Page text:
Generally, when justifying an IT cost, we have generally found expensive items referred to as investments rather than the more negative word, expenses. The survey asked whether IT spending was ultimately considered either an investment, spending to achieve greater efficiencies, or a necessary expense. Because respondents could check all responses that applied, about 65 percent said that IT is ultimately considered either a necessary expense or to achieve greater efficiencies, with about 42 percent saying they viewed IT spending as an investment aimed at saving money in the longer term.

With several interesting key findings, including that IT spending is not declining for the majority of respondents, Tech Trends 2012 has helped establish a new baseline for continued study. Certainly between the continuing adoption of cloud computing along with the growth of smarter mobile devices, it will be interesting to follow the development of IT governance at the local levels of government.

Alan Shark is executive director and CEO of Public Technology Institute and assistant professor at Rutgers University.

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Generally, IT spending for my city or county for the coming year is going to be:
Answer Options Response Percent
Up from the current budget 27.2%
Up significantly from the current budget 3.5%
Same as the current budget 42.1%
Down from the current budget 18.8%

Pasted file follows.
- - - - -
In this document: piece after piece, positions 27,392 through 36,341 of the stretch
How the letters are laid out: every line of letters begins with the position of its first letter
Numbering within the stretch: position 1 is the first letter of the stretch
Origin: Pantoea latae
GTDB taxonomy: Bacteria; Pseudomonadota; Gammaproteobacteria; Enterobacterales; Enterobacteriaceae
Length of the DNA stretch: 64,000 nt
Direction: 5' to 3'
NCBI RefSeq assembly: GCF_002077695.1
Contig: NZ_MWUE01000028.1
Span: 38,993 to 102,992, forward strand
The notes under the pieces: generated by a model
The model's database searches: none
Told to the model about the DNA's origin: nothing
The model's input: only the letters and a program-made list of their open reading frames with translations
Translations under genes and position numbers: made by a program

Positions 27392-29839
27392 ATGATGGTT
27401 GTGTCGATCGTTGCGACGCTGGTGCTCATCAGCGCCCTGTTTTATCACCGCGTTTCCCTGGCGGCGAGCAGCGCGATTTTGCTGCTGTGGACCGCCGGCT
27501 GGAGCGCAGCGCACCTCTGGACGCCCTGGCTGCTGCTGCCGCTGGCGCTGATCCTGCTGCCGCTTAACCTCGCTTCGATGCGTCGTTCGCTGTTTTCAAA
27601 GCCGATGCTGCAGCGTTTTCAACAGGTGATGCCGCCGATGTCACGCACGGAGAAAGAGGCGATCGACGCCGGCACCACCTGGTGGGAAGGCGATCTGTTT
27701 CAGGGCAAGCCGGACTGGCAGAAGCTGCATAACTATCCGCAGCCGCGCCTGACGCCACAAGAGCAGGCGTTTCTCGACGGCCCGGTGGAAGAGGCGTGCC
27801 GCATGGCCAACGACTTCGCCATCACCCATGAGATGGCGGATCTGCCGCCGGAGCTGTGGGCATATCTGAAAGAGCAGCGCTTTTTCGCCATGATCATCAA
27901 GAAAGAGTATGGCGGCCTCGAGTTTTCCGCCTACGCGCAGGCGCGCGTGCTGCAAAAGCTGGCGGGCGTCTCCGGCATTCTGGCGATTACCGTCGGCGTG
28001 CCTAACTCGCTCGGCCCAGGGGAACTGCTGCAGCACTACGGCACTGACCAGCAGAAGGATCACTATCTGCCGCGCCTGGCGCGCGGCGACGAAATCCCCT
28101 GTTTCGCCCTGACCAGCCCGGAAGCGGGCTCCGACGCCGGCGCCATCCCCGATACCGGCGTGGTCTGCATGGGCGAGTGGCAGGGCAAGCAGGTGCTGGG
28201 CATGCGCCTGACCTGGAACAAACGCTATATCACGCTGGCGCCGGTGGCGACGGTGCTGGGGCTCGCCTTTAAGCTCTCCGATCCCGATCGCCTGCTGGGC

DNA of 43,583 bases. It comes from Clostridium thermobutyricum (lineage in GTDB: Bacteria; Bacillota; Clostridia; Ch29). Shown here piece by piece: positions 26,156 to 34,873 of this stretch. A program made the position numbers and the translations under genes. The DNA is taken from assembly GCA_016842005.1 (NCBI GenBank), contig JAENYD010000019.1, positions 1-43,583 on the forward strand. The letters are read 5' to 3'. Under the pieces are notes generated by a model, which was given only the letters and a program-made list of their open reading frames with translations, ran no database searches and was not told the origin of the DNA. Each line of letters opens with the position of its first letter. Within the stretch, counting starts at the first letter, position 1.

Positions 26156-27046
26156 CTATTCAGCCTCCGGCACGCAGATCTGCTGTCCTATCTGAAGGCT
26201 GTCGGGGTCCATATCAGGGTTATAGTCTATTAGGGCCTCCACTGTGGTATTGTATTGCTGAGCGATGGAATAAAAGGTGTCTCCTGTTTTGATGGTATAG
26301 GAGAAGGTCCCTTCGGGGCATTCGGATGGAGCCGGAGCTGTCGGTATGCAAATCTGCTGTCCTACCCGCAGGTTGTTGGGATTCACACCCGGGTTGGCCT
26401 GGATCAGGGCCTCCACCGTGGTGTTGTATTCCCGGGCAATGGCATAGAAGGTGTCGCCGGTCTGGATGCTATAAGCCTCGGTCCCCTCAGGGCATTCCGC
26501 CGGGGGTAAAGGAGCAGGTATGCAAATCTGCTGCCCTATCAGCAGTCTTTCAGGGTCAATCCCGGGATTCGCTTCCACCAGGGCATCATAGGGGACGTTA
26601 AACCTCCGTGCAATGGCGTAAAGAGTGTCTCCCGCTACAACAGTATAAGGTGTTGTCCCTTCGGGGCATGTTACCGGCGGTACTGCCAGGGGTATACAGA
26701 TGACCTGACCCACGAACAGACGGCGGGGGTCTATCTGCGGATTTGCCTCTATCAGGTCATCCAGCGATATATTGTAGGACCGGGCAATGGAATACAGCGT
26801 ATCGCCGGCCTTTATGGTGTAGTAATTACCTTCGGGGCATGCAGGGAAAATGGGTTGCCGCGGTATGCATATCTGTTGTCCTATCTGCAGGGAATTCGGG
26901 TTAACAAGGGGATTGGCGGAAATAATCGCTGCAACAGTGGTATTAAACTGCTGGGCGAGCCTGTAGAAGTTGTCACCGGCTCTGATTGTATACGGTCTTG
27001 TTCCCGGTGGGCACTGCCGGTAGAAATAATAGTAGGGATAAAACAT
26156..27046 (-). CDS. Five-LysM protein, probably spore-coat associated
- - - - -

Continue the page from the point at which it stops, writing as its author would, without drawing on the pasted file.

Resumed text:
I don't know 8.4%
What percentage of your workforce, including public safety, conducts its job primarily using mobile devices?
Answer Options Response Percent
Greater than 75% 7.0%
65% to 74% 11.5%
50 to 64% 16.5%
45 to 49% 8.5%
Less than 45% 56.5%
Are you requiring workers to purchase their own mobile devices?
Answer Options Response Percent
Yes 11.1%
No, we are supplying devices to select workers 76.3%
We may require workers to purchase their own mobile devices in the future 3.7%
Not sure 8.9%
If your local government has developed mobile apps for its residents, what are they used for?
Answer Options Response Percent
Reporting infrastructure problems 52.9%
Transit schedules and routes 27.5%
Find businesses 15.7%
City hall access 43.1%
Traffic updates 29.4%
Economic development data 19.6%
Find deals from merchants 5.9%
Zoning and land use 39.2%
Has your organization discussed or evaluated cloud services or migrated some of your IT services to the cloud in the past 12 months?
Answer Options Response Percent
Yes 38.5%
No 42.5%
I don't know 19.0%